So maybe the real solution is to get new elected officials -- ones who serve the public rather than the plutocrats?

Friday, September 09, 2011

Curiouser and Curioser

Saw this ad on my morning Krugman:
What caught my attention was the graphic. Circles with lines taking various controlled paths. In three colors. Red. Blue. Yellow.
Reminds me of ...
oh, yeah. A stylized color offset press.
Just the thing to bring the digital world to mind.

Monday, August 08, 2011

Marketing Fail

My bank statement -- always a fantasy exercise -- is even more over the top due to an ad for a visa card. The headline is "Carpe Savem Translation: Seize the Savings!"
As it happens, Latin is one of several languages that Dum Luks can be misunderstandable in. So I seized my ancient Collins Gem (Carpe liber) and found this:
Save is servāre. Save up is reservāre. No conjugation leads to savem which sounds like it might be very vaguely Piute or even more distantly Shoshone. The closest to a root for savem I found in a quick look is: Sāvior "to kiss".

So it might read "Seize the kiss!"
But a freer rendering might be: "Getcha Redhot Kiss Off!"

Thursday, July 21, 2011

Softly He Lifts His Snow White Mane ...

Despite his work life incarceration in the enforced gezelligheid (Dutch) of the modern era, here he skips bringing a sweet offering called Platterland. It is by Rob Hunter. It is sub-headed You'll Be Happy Here. But this is less an imperative and more a winsome blandishment softly uttered in anticipation rather than trepidation, one imagines. The author calls it a “hypertext puzzle box.” And — filled with nine stories and a novella — so it is.
Certainly “The Orange Virgin” —  the novella in question — is a quandary box filled with the seminal clutter of a well stocked mind made redundant — thereby free to gambol — by an errant world devoid of all nous about the classicism once imparted to a tender youth through a stern apprenticeship to Greek and Latin Masters frequently mistaken, though no more, for antarctic birds. In it a clash of titans fills the foreground as the earth goddess and sky demon jostle one another back into their proper dominions. A lavish palimpsest of characters spatters the way, like the texture of a well painted flat, rich in hue and vast in breadth while the depth leaves the reader breathless. Call it Ulysses in Willapac or the Decimated Decameron. Hell, its really Shakes' comic countrymen gathered in a giddy fête to gigue around the good old phallus. Lots of slap the stick humor. The image of a thousand clowns emerging from a VW or a deux chevaux is commonplace. Conjure the effort of stuffing the 957th clown in! In the 30 years Rob struggled to create his Parnassus he must have felt like that when he wasn't envying the easy life of Laocoön. Oh far far better to cope with seas snakes than with narrative strands! Golems dance with demi-urges to the heady rhythms of cigar chomping manticores while Ur Goats nod and udderful bulls bellow to be milked though they know not where. Life is confusing for a bas relief left to the imagination below the belly button.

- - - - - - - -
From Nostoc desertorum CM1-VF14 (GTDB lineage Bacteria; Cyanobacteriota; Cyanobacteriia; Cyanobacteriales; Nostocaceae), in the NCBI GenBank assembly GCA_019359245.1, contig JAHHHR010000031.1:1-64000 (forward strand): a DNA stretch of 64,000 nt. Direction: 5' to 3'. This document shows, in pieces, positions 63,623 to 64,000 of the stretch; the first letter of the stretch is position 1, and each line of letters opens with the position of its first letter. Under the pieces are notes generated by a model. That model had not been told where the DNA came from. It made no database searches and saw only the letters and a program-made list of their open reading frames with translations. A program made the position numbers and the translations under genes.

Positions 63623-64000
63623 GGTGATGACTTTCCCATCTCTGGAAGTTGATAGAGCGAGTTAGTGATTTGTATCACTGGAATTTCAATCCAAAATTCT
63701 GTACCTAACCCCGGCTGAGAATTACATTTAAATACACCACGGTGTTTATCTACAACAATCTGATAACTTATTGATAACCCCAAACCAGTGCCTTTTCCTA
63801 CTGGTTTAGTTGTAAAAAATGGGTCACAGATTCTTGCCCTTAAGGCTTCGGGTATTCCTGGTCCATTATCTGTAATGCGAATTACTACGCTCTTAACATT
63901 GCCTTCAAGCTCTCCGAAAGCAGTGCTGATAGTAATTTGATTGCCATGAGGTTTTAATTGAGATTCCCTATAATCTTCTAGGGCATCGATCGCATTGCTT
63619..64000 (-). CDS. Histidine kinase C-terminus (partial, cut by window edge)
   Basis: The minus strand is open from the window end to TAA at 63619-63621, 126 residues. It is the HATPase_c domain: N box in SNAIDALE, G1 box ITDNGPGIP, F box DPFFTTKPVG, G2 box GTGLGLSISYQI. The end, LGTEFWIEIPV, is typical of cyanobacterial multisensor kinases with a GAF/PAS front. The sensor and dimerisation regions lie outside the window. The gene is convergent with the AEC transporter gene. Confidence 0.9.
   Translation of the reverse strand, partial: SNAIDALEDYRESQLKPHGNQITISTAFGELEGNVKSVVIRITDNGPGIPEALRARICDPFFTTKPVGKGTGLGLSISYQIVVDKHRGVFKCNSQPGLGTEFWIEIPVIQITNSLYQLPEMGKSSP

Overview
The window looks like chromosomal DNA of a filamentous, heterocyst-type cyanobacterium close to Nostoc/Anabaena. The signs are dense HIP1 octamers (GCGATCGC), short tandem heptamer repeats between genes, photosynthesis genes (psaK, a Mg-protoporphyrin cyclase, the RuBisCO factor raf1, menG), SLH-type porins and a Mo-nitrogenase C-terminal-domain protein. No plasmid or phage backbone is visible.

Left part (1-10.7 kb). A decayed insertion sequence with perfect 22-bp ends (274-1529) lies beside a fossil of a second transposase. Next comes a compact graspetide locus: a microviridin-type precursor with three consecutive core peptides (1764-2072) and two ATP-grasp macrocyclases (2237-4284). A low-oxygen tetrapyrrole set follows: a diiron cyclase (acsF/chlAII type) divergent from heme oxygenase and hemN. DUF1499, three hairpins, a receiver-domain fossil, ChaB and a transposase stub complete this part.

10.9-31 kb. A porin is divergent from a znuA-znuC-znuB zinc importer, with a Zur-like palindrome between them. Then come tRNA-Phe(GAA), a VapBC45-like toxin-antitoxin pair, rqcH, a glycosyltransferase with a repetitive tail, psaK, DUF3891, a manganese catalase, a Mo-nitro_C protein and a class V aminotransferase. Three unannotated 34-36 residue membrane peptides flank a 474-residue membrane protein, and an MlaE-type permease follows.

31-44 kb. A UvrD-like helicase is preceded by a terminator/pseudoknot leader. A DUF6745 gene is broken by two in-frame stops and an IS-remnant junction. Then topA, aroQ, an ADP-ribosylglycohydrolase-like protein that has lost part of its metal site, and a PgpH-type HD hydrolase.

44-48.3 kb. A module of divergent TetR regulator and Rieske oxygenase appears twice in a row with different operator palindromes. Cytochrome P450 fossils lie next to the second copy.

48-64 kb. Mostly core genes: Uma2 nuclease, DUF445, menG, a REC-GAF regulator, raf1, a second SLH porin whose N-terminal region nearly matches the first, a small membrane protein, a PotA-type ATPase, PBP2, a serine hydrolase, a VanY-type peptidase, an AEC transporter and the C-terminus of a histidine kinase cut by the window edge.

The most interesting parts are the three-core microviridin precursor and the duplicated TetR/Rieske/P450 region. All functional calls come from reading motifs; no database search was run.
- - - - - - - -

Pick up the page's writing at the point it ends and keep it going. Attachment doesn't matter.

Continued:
Notice must be taken of the cover art by Anna Wilkenfeld. Two of Swords distils Platterland — You'll Be Happy Here to a heady liquor while serendipitously capturing the current political scene.
But there is more. Nine stories more, sort of like this:
What is alien? Perhaps no more than your full on normal point of view, but seen out of the corner of another's eye?

So a Fixer says to the Golem behind the bar somewhere in the Larger Magellanic Cloud: Which way to the Poconos?

Now appearing nightly: Ernie Kovacs and Arnold Stang in "King of the Wood" the new off-off Willapaq hit play from the Golden Bough.

"Three smashed thumbs!!!" — The Carpenter of Kennebunkport.
"Huh?"  — Burt and I.
"Nertz" — Unperiodic Variety.
Who was that white suited dude with the handlebars?
You mean a mustache?
One of those too.
Was he driving a late model Fulton Riverboat?
No he was in the subway. In Milan.
Oh, Mark Twain.

Memory is the available time machine. Our own Doc Wonmug dials the relevant and irreverent past to show: 'here be dragon'.

But, seriously folks... Rob Hunter has assembled a delicious assortment of adventures with an interstellar cast of characters including Flyin' Ed. Those of you who have read Rob's work before will dispute my clumsy attempts above to assault the flavor of Rob's wit, imagination and sheer narrative dazzlement. Those who don't know Rob's work ... first, I envy them the encounter whose consummation is devoutly to be hurried to commencement and savored in the repletion during. There is no second because you are already clicking on the handy order form.